In May 2000, a coffee vending machine was deliberately
contaminated with arsenic and many individuals became acutely ill.
After considerable but rapid consultation, the toxicology team
recommended that the thirty-three patients be treated with oral dmps (100mg 3x
per day with food). All patients
were given medical examinations before beginning treatment.
After one week of treatment, arsenic levels dropped significantly.
However, serious adverse effects became apparent.
Early adverse effects were mild rashes, treated with an antihistamine.
Shortly thereafter one patient was admitted to the hospital with
generalized erythematous skin rash, edema, fever, fatigue, and ulcerations of
the mouth, vagina and anus. Treatment
for the remaining patients was immediately halted.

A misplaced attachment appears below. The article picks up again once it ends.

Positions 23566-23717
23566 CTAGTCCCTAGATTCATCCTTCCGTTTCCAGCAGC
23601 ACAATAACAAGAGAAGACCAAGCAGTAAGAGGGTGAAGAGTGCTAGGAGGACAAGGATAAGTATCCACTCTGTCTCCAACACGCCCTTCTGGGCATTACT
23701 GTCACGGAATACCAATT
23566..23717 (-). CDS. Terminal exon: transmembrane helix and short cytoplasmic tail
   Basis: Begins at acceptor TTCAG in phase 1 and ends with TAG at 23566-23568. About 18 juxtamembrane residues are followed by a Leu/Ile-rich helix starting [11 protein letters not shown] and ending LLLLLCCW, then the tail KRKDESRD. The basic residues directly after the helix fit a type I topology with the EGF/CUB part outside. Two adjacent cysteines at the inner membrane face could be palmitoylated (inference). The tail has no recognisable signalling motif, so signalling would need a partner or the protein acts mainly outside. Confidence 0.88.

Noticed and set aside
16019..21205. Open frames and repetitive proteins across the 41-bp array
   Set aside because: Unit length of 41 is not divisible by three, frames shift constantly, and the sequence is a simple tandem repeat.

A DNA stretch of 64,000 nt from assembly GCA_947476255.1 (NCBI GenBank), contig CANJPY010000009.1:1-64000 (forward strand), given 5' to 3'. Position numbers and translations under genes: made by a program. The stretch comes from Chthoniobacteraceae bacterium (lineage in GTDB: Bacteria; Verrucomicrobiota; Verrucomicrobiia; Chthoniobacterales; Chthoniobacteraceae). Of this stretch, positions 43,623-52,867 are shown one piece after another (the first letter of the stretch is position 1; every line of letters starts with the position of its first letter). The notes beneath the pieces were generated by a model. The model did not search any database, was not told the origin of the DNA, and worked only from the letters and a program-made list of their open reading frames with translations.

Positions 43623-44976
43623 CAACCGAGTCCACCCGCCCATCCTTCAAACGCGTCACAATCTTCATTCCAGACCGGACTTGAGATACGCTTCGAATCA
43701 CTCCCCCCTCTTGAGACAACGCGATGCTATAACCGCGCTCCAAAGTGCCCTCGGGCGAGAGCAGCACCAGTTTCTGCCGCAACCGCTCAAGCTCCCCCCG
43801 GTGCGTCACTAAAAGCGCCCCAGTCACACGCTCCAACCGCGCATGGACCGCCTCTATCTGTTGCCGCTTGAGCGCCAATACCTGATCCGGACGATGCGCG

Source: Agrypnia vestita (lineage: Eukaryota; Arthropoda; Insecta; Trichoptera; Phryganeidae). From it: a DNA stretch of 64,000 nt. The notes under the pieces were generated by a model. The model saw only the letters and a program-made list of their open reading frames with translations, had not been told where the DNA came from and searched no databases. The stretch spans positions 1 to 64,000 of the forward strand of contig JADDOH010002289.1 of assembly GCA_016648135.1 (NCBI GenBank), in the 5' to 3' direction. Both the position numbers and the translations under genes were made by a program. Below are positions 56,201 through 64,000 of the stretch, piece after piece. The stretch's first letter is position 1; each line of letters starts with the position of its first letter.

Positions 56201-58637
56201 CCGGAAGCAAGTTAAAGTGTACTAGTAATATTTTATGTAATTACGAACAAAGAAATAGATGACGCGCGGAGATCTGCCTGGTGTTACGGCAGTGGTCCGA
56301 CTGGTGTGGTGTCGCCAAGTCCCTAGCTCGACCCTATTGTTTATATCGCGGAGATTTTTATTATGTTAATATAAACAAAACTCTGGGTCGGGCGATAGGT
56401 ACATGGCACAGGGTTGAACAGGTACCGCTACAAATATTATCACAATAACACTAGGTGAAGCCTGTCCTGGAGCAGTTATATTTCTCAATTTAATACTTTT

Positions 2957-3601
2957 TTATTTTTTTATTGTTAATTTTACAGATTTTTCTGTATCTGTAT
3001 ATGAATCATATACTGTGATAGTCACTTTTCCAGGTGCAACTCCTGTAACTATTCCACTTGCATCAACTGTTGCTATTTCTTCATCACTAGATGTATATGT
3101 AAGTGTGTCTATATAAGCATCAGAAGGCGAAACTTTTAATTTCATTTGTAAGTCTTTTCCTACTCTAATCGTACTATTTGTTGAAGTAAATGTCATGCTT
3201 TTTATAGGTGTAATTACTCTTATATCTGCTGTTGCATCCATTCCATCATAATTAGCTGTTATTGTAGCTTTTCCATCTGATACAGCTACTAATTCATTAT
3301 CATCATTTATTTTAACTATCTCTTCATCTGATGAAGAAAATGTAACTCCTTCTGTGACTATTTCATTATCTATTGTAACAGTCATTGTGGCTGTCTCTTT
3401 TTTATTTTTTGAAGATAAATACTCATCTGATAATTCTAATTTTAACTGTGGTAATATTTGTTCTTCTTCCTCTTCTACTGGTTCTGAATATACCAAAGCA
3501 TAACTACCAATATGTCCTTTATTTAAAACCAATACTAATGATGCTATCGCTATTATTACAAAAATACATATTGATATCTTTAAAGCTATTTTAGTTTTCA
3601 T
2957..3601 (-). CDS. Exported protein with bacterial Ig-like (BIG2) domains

During the following two weeks eight patients developed erythema
multiform. Four patients required
hospitalization. Two were
conclusively diagnosed with Stevens-Johnson Syndrome.
One developed bullous lesion on the upper extremities.
The other had limited rash lesions but severe ulcerations of all mucous
In all, eight of the thirty-three patients (24%) required medical attention
due to the adverse effects of the dmps. Four
patients required hospitalization (12%), with two suffering from Stevens-Johnson
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